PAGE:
**A Simplified System of Defining Fluid Resistance**

Over the years, The Lee Company has developed the Lohm system for defining and measuring resistance to fluid flow. Just as the "ohm" defines electrical resistance, the "Lohm" or "liquid ohm" can be used as a measure of fluid resistance.

The Lohm is defined such that 1 Lohm will flow 100 gallons per minute of water with a pressure drop of 25 psi at a temperature of 80°F. Since resistance is inversely proportional to flow, by definition:

By using Lohms, one can specify performance without concern for coefficients for discharge, passageway geometrics, physical dimensions or tolerances. The resistance of any flow can be expressed in Lohms and confirmed by actual flow tests.

Lohm Laws generalize the Lohm definition and allow the system designer to specify Lohm requirements for particular application based on the desired pressures and flow rates. See below for a graph relating Lohms to hole diameter and flow coefficient, C_{v}.

### Lohms Vs. Orifice Size

### Lohm Rate Vs. Orifice Diameter

### Standard Conditions used by Lee

U.S. Standard Conditions at sea level are per ICAO STD ATMOSPHERE

*Swipe to the right for more table information*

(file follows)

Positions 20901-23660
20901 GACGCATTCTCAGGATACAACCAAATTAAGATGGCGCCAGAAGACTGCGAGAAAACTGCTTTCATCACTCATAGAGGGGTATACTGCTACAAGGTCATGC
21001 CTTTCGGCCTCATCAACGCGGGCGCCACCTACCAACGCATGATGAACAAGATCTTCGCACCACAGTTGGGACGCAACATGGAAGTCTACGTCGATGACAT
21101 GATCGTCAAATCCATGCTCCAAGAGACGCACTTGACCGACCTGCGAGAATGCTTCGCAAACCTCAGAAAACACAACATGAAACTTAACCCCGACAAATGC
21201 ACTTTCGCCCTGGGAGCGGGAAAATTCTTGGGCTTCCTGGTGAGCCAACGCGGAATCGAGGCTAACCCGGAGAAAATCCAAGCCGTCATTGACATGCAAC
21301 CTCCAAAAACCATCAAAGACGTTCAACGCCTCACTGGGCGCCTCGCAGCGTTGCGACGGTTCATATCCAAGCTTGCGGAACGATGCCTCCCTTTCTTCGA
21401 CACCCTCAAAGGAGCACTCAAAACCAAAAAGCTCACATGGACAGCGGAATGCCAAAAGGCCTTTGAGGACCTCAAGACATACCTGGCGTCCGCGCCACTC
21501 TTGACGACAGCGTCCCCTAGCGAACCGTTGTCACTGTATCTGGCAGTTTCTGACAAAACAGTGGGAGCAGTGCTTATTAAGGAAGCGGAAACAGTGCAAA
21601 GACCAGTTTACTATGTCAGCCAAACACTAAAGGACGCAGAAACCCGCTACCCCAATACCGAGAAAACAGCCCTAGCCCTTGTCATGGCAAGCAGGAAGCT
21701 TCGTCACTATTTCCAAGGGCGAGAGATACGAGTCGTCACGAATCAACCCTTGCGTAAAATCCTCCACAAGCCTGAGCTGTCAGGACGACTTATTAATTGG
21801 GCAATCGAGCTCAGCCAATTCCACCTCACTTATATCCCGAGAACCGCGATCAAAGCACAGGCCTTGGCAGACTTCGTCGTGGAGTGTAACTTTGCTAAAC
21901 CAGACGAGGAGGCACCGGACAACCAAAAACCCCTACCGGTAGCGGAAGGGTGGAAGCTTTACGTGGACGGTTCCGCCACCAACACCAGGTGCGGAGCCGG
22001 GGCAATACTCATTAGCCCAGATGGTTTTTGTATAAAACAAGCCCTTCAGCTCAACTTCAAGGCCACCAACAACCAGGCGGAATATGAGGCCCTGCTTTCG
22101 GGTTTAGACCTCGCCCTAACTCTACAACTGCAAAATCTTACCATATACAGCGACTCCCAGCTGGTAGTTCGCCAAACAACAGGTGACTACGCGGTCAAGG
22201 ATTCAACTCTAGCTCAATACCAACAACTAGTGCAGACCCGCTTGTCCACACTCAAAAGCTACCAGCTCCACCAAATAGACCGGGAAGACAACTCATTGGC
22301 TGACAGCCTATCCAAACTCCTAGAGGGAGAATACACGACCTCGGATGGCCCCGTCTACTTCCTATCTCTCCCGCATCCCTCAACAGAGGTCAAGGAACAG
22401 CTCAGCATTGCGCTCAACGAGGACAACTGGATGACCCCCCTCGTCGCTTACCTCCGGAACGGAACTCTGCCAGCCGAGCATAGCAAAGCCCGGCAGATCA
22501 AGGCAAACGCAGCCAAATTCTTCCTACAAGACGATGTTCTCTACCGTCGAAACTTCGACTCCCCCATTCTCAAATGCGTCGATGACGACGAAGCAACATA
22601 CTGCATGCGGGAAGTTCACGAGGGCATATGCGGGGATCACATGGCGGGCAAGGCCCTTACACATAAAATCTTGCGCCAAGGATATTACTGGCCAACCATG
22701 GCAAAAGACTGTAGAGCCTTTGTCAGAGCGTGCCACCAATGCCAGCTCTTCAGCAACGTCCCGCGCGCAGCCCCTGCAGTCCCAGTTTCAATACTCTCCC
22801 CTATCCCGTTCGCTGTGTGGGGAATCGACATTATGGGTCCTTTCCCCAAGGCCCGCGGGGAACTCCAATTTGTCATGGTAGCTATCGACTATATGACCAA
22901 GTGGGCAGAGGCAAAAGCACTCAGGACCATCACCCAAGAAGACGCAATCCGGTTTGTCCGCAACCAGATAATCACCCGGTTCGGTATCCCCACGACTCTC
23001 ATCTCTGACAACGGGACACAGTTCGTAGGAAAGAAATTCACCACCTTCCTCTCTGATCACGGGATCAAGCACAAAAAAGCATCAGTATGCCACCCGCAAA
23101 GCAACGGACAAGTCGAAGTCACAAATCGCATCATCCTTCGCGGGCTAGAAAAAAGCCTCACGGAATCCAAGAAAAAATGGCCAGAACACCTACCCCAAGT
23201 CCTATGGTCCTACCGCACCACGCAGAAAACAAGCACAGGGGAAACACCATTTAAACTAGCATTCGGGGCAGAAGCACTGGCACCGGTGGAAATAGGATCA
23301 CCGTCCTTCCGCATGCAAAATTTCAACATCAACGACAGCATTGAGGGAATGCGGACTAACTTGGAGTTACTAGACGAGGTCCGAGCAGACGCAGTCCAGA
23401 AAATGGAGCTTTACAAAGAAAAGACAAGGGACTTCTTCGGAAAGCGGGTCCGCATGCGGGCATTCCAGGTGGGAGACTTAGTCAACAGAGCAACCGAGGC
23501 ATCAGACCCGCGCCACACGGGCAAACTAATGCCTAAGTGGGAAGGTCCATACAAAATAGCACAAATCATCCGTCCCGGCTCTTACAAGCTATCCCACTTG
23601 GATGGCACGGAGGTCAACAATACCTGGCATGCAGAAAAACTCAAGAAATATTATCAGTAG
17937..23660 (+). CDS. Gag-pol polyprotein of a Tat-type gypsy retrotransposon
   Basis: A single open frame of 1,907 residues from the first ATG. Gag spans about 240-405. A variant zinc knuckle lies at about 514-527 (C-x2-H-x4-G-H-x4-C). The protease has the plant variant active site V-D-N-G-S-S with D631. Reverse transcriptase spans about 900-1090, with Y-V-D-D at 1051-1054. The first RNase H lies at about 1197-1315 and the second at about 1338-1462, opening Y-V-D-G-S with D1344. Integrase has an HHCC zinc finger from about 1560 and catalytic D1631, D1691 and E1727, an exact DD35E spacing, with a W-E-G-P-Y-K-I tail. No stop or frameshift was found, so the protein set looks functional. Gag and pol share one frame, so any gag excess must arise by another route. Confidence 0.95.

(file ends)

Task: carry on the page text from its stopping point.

Pressure |
14.70 psia (29.92 in.Hg.) |

Temperature |
59 deg. F (518.7 deg. R) |

Other References may use somewhat different conditions.

### Gas vs. Liquid Calibration

Most EFS products are calibrated on gas for both gas and liquid service. Should it be necessary to use a gas calibrated component for liquid service, or a liquid calibrated component for gas service, the following factors should be considered:

- Allowance should be made for variations in liquids/gas correlation of up to ±15%. This is caused by the response of different fluids to the orifice geometry.
- Single-orifice restrictors will correlate directly from gas to liquid service, subject to the ±15% normal variation.
- Multi-orifice restrictors will correlate directly only when the pneumatic pressure ratio is very low. (P1/P2<1.2)
- When Multi-orifice restrictors are used at higher pressure ratios, the gas flow will be up to 30% higher than expected from a liquid calibration. This is caused by gas compressibility which results in a non-uniform distribution of pressure drops through the restrictor.

**Warning: Do not substitute hydraulic restrictors in gas applications, or vice versa, without first considering the application and correlation accuracy.**